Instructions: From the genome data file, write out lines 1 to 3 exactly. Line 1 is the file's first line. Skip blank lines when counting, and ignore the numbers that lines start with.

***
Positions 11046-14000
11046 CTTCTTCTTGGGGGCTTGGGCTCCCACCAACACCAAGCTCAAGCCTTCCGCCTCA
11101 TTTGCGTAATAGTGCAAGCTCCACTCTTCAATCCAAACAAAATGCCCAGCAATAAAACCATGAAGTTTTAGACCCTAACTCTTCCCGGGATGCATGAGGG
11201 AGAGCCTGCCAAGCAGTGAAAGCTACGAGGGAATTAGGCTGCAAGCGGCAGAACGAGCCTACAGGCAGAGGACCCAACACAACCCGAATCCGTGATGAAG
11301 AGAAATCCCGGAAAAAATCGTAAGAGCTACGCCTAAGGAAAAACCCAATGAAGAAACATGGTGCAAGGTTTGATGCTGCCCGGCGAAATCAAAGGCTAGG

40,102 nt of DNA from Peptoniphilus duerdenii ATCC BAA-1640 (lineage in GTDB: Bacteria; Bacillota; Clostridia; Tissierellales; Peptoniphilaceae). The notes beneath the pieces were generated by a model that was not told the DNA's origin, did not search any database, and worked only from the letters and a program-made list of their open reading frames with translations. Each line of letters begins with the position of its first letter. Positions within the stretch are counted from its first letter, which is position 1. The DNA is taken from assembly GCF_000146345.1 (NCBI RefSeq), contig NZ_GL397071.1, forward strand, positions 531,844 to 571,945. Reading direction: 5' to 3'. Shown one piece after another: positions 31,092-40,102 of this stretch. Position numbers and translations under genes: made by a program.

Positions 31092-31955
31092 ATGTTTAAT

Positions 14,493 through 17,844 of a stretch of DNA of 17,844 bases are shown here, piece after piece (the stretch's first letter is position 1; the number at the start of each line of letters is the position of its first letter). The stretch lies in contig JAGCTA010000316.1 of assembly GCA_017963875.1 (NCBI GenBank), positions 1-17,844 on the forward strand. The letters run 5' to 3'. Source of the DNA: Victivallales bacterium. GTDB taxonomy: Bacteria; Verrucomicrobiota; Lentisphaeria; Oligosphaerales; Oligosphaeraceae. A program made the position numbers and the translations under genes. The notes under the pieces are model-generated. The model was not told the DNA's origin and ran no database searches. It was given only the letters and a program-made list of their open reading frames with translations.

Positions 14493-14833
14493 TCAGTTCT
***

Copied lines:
Positions 11046-14000
11046 CTTCTTCTTGGGGGCTTGGGCTCCCACCAACACCAAGCTCAAGCCTTCCGCCTCA
11101 TTTGCGTAATAGTGCAAGCTCCACTCTTCAATCCAAACAAAATGCCCAGCAATAAAACCATGAAGTTTTAGACCCTAACTCTTCCCGGGATGCATGAGGG